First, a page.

Geek Fever

I wrote this for my online class. Just wanted to share with you my thoughts on music downloading and file sharing. Yes to piracy! 🙂

For music buffs, gone were the days when they had to lug boom boxes, walkmans and even portable cd players. Thanks to digital music in the MP3 format, music has become handier, and for download junkies, practically free of charge.

When you talk about music downloading, it is almost impossible not to think of Napster and how it revolutionized peer-to-peer (P2P) file sharing. Napster today functions as a site where members who pay a certain fee are able to search and download windows media audio files directly from its server. As copyrighted materials, the user basically pays royalties to the artists once you purchase these MP3s, much like when you buy CDs. But Napster once fueled a great debate because of its file sharing service.

It all started with the idea of then 18-year-old Shawn Fanning, nicknamed Napster. Fanning wanted to develop a utility that would allow users to share their MP3s online and download them into their computers. Napster itself does not store MP3 files but only functions as an index server for users who are online. A user places a query in the Napster utility and it matches the query to online users who has that particular MP3. Instead of storing the files in a central server, the MP3s are stored in the PCs of Napster users. Hence, once you download an MP3, it means you are getting it from fellow users and not from Napster itself.

Because of Napster’s appeal, the music industry saw its potential for piracy. Who would want to buy CDs if you could get free MP3s of your favorite artists? Of course we all heard about how Napster lost its legal battle with the record companies.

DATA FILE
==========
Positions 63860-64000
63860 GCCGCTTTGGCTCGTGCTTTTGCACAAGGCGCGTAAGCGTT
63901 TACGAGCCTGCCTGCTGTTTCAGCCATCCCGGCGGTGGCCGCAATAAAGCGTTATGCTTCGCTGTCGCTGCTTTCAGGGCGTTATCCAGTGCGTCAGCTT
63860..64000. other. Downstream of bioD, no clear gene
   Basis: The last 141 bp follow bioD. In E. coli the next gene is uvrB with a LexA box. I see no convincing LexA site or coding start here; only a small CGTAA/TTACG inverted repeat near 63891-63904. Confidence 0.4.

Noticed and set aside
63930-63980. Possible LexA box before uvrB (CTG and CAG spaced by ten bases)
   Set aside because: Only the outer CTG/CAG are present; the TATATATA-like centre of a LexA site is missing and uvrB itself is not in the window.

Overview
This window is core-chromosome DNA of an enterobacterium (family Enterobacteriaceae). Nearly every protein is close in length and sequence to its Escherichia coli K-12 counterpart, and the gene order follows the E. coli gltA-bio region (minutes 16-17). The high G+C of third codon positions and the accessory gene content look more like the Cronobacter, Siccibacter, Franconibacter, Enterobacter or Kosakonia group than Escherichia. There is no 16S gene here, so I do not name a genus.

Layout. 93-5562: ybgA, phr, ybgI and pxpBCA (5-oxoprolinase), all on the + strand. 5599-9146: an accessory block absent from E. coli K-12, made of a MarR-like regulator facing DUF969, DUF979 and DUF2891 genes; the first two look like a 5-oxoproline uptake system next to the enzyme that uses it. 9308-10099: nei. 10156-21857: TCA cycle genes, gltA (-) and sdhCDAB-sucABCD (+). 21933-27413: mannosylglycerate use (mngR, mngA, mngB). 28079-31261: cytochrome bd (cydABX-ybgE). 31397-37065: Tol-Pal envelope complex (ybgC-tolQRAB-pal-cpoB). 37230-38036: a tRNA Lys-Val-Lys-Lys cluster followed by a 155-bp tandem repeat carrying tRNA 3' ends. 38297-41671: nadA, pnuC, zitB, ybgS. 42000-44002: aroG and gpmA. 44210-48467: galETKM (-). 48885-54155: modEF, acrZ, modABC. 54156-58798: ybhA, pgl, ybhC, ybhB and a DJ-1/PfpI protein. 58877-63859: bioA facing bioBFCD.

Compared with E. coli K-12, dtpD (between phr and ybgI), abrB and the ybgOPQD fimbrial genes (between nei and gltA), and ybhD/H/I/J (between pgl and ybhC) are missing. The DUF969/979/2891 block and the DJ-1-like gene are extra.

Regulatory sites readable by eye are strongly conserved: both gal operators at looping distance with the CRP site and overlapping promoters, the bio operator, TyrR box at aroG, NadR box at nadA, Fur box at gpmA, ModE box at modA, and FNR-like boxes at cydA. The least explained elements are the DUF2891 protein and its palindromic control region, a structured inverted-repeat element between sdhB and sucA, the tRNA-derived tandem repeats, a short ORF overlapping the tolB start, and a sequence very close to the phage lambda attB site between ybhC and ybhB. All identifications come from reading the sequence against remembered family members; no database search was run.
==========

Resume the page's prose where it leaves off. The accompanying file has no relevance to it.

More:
After Napster however, other P2P networks have sprouted. We know have the likes of Kazaa, much like Napster but not limited to sharing MP3. Today, practically anything can be shared, from videos to pictures and e-books. The possibilities are endless. A variant P2P network would be Gnutella which operates without a central server. Files are exchanged directly between users, making it more difficult to shut down.

The issue behind music sharing and downloading is whether it can be considered as copyright infringement. Under the US Audio Home Recording Act of 1992, which added to the controversy, once a cd or a cassette has been bought, the owner has a right to make copies for friends as long as s/he does not sell these copies. If you look at it from this point, then it is clear that P2P file sharing is not liable for infringement. What these networks provide is a venue for users to meet and exchange files.

However, under the copyright laws, Napster was held liable for providing the technology in aide of the “infringement” supposedly done. But what is infringement? Some say it is synonymous to the crime of theft. But the term infringement is itself a grey area. To say that it has been committed, one must consider whether it was done for commercial purposes and whether the copyright owner has been deprived of his/her revenues.

My beef on P2P file sharing is that there was no intention on the networks part to infringe. The actual act of downloading an MP3 does not constitute infringement or theft for that matter. Infringement is committed by pirates, users who download music, burn multiple copies on cds and sell them. Providing a venue for users to meet, exchange personal files of which they have the right to do, is not identical to piracy. It only makes these networks more susceptible to lawsuits since it is easier to catch them than to make pirate users liable for their crimes.

I am all for the protection of intellectual property rights, believing that plagiarism is one of the worst sins a writer could ever commit. In the P2P file sharing case however, the arguments point to the other direction.

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